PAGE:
The next big issue was the pandemic. In that time, no one knew what to do in a pandemic. We had no procedures or laws. Nothing. My team and I worked almost one week without breaks. We created a special line of responsibility and plans of action for each enterprise director.
Then, transportation all over Ukraine was shut down. Can you imagine? I had thousands of people working in the exclusion zone who needed food and to be evacuated. It was a hard time, but our plan worked. I am very proud that, in the first wave of coronavirus, we had zero cases of coronavirus [among 6,000 exclusion zone workers]. No one was sick because we controlled everything. We left just 800 people working in shifts in the exclusion zone. With all of the infrastructure inside the exclusion zone, we kept running the enterprises.
Susan D’Agostino: What do the workers in the exclusion zone do?
Kateryna Pavlova: They work on decommissioning activities that are consequences of the accident. We also have a facility and enterprise for radioactive waste management. And we have facilities that care about radiation spent, spent nuclear fuel, and so on.
Ukraine is third place in the world for the amount of radioactive waste. We have thousands of people inside the exclusion zone to work with all these facilities. We also have a radiological biosphere reserve with people who care about the forest.
Susan D’Agostino: Okay, so you got the budget and the pandemic exclusion zone operations under control. When did the wildfires strike?
Kateryna Pavlova: On April 3rd, I opened the internet and saw there was a big fire very near the exclusion zone territory. It was evening. I called to our exclusion zone forest workers and asked them to search in this area to see how fast this fire was going and if it was coming our way. They said, “No, Kateryna, it will not come. It’s far.”
I said, “No. You should go now and make me a report, even in the night. I should know where this fire is going.”
Around nine o’clock in the evening, I got information: “It’s coming our way! Please help! It’s big!” We have low- and high-level fires. When it’s fire in the grass, it’s not so dangerous. But when the fire is in the trees, it’s very dangerous. And this fire was going directly to the exclusion zone. We didn’t have enough power to keep it under control, so I called to the head of the agency to ask that he [declare an emergency].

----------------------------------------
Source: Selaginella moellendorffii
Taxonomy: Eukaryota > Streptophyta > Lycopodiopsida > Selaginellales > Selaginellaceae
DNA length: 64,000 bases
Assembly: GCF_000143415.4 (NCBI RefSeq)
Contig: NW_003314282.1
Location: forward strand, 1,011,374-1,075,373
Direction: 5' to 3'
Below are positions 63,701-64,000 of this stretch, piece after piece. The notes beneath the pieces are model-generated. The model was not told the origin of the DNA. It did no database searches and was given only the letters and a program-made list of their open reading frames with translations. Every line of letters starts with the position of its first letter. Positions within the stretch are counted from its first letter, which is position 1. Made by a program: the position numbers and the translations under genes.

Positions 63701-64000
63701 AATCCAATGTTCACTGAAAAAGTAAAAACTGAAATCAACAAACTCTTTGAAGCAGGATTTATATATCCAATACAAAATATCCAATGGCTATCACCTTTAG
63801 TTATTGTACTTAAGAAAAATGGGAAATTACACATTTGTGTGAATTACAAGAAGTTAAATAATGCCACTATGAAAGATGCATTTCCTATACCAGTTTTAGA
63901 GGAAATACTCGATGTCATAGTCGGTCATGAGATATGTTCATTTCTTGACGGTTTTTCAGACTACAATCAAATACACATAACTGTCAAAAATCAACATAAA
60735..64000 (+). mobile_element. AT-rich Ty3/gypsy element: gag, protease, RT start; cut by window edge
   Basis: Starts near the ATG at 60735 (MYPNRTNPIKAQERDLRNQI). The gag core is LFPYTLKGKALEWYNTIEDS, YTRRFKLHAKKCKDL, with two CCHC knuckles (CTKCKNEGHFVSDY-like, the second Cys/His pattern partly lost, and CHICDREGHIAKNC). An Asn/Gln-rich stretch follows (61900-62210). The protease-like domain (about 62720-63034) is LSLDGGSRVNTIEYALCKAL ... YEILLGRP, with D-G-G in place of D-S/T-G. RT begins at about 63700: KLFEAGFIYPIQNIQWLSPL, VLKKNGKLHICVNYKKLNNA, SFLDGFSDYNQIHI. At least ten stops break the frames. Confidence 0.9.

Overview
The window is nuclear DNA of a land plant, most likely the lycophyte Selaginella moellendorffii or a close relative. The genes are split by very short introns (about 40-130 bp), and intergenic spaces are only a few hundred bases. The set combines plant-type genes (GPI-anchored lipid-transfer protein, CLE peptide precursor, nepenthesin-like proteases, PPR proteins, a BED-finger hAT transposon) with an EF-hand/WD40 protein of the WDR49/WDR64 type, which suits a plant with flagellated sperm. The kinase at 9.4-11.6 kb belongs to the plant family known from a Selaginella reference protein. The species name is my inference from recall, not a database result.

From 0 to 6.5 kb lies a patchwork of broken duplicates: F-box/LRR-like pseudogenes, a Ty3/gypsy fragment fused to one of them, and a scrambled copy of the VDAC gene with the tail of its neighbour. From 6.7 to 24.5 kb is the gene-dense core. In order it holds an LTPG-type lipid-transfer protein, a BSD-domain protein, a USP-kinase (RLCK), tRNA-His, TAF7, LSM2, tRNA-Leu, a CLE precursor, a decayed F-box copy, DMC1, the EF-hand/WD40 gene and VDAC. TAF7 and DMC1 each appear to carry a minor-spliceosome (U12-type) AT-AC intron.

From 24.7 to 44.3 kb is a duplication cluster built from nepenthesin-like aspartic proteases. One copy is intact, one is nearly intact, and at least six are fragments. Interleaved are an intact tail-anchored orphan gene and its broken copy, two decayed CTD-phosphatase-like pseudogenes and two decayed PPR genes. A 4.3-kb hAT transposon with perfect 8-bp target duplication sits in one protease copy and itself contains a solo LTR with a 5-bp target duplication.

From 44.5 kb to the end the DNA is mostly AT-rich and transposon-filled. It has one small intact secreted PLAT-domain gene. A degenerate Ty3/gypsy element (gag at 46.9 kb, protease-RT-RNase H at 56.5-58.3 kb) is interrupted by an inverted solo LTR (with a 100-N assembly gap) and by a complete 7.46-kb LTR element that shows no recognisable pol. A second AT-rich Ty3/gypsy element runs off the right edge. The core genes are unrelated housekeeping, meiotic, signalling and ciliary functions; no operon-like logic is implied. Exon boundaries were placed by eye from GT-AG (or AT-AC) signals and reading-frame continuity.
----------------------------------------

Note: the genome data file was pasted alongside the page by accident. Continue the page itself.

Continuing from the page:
He said, “Kateryna, please go sleep. It’s just a woman’s nervousness. I have a report from my workers that all is okay.”
I said, “No, it’s not under control. It’s really big and coming our way.” I [insisted] that he send cars and workers. We needed help from emergency services.
In the night, I went directly to the exclusion zone to meet our coordination team. In the morning, we sent planes all over the exclusion zone to see where the fire was. I sent reports to our police and national security guard. I also kept in touch with the head of the biosphere reserve in Belarus who told me, “Kateryna, it’s very strange. We have the same straw, the same weather, and the same wind, but we don’t have this kind of fire. Why is your fire so much?”
I thought about why. When I came to the agency, I started to fight against corruption. I fired a lot of people who were engaged in corrupt schemes.
Susan D’Agostino: Wait, let me first ask, how did you find out about the corruption?
Kateryna Pavlova: I had a good team of workers with me. We searched documents from all of our enterprises. We could see when there was something wrong with budget money. One of the directors of an enterprise had such a high salary. I asked, “Has he found a vaccine for coronavirus? Why is his salary so high?”
Susan D’Agostino: Okay, so back to the wildfires. Did you suspect foul play there?
Kateryna Pavlova: My suggestion was that some was from nature, but some was made by a human. The police found one person living nearby the exclusion zone who was setting straw on fire, and this straw was going to exclusion zone. It’s a stupid mentality—sorry for this word—of people from the village.
I started to inform the public. We went to nearby territories to inform them: “Please be careful! Don’t fire the straw!” And we started special meetings with the forest workers to explain to them how to act.
Susan D’Agostino: There’s a lot going on in your story. Was your engagement mostly as a negotiator on the phone or were you on the ground, close to the flames?
Kateryna Pavlova: I was all the time almost next to the fire.
We needed people who had been sent home because of the pandemic to come back. We had 1,000 workers fighting against the fire who needed food, water, and sleep every day. I sent cars from our enterprise facilities to bring people back. I also needed to prepare so many documents for the cabinet of ministers so that they would give extra money for this fire. I cannot take this money from, for example, radioactive waste management. I didn’t have money to fight against fire. The stupid bureaucracy in Ukraine. I think I sent 40 letters. And so many explanations and paragraphs at three o’clock in the night.
Susan D’Agostino: Did you get the money you needed?